Short

Time and the rocking chair (a mini-story). by Dr. Tyrone Ceaser

rocking chair

I sat in my rocking chair today. It's a significant event for me because I hardly ever slow down enough to sit in my rocking chair. 


My rocking chair wears a lot of hats for me. It takes my postural instabilities, and for a moment, makes me feel as if I've never been unstable. My rocking chair suppresses my problems, my worries, and my insecurities. Quite frankly, I'm surprised my rocking chair is still capable of supporting my ass.

But today, I let it all go.

No, not my rocking chair. But everything I gave to it. I usually pick it all back up the moment I remove myself from the rocking chair. But today, for the first time ever, I saw everything I gave to my rocking chair - fall to the ground - and disappear. 

Time gave me the chance to be with my rocking chair. Time showed me how precious I was. Time showed me how transient my preciousness is. Time showed me that my rocking chair won't always be there. Time showed me that everything I gave to my rocking chair was beautiful, no matter how hard, how inconceivable, how sad, or how hideous those things appeared to be. 

As I removed myself from the rocking chair, in a few, fleeting moments, it all hit the ground. And even if my precious hand decides to pick them up again, it'll never be the same.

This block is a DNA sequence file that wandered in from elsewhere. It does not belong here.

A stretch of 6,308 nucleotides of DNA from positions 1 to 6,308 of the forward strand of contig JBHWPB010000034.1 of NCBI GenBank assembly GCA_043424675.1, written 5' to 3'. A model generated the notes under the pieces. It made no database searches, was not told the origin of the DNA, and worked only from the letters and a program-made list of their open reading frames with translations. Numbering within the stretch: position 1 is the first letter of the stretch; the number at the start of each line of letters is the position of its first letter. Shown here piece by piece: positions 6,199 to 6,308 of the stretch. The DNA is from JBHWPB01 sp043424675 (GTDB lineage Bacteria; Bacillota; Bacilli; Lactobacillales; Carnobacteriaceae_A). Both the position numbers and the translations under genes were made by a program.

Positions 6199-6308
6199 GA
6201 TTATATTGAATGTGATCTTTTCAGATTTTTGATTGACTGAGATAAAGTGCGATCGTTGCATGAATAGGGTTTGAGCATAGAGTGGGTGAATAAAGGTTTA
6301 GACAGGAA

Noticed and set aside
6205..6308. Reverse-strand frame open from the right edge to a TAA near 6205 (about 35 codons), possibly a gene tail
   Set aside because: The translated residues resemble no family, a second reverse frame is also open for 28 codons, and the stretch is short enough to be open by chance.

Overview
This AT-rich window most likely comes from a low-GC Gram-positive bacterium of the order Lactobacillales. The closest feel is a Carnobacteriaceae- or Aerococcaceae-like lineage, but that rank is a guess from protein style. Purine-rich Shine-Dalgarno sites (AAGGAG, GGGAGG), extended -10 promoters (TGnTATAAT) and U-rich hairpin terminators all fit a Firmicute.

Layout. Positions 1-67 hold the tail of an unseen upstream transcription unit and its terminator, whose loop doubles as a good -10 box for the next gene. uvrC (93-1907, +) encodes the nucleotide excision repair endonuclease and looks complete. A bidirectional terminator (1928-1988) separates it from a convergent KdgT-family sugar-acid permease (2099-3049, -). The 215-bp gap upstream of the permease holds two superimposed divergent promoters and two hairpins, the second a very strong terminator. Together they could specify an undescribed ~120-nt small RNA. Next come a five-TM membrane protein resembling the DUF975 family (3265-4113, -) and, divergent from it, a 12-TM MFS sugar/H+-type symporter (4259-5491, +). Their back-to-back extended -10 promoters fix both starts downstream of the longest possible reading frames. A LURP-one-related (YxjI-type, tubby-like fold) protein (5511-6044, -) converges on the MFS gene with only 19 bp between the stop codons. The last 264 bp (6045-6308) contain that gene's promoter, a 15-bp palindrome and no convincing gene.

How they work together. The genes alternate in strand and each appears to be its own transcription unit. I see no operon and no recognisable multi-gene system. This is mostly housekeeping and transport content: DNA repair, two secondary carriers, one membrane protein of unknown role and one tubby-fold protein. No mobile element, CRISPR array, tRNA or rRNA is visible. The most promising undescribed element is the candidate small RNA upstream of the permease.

Time made sure of that. And it made sure to show me why it(time) is most important. 

. . . If you'd like to see some of the things I dropped from the rocking chair, start with this letter that fell first.

Wayfinding by Dr. Tyrone Ceaser

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Where are the birds going?

What do the clouds suggest about the weather patterns for next week?

What are the stars saying about where we are and where we’re going?

Are the water currents showing the calm before the storm?

Wayfinding is fascinating. It’s how the natural world gets along with their duties, safety, and lives. I question how much I really know about nature and how close I am to it. I think we should be grateful that we have natural compasses within us that nature simply confirms be her cloud, current, star and bird symbols. Nature is here for us. We are the greatest and boldest of all nature.

But somewhere along the way, I became fascinated with everyone and everything but myself. If we are honest, many (perhaps most) of us have done this.

Ask yourself this: 10 years from now, do you look like you, or do you look like everyone else?

The good thing about life is that as long as you have it, it’s never too late.